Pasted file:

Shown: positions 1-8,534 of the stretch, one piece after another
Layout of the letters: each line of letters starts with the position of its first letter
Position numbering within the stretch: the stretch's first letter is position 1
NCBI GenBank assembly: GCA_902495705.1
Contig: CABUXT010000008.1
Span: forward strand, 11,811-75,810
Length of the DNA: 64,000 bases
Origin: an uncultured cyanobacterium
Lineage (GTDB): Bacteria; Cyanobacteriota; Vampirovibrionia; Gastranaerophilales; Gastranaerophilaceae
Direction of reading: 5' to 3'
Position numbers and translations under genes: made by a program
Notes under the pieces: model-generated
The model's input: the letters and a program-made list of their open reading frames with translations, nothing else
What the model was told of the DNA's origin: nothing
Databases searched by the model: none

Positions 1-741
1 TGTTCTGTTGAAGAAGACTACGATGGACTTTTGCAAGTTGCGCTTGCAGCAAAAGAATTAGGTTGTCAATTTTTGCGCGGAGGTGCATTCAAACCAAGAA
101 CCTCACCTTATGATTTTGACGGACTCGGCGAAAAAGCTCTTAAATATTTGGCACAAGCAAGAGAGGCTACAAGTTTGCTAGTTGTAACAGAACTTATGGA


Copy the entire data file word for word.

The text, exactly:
Shown: positions 1-8,534 of the stretch, one piece after another
Layout of the letters: each line of letters starts with the position of its first letter
Position numbering within the stretch: the stretch's first letter is position 1
NCBI GenBank assembly: GCA_902495705.1
Contig: CABUXT010000008.1
Span: forward strand, 11,811-75,810
Length of the DNA: 64,000 bases
Origin: an uncultured cyanobacterium
Lineage (GTDB): Bacteria; Cyanobacteriota; Vampirovibrionia; Gastranaerophilales; Gastranaerophilaceae
Direction of reading: 5' to 3'
Position numbers and translations under genes: made by a program
Notes under the pieces: model-generated
The model's input: the letters and a program-made list of their open reading frames with translations, nothing else
What the model was told of the DNA's origin: nothing
Databases searched by the model: none

Positions 1-741
1 TGTTCTGTTGAAGAAGACTACGATGGACTTTTGCAAGTTGCGCTTGCAGCAAAAGAATTAGGTTGTCAATTTTTGCGCGGAGGTGCATTCAAACCAAGAA
101 CCTCACCTTATGATTTTGACGGACTCGGCGAAAAAGCTCTTAAATATTTGGCACAAGCAAGAGAGGCTACAAGTTTGCTAGTTGTAACAGAACTTATGGA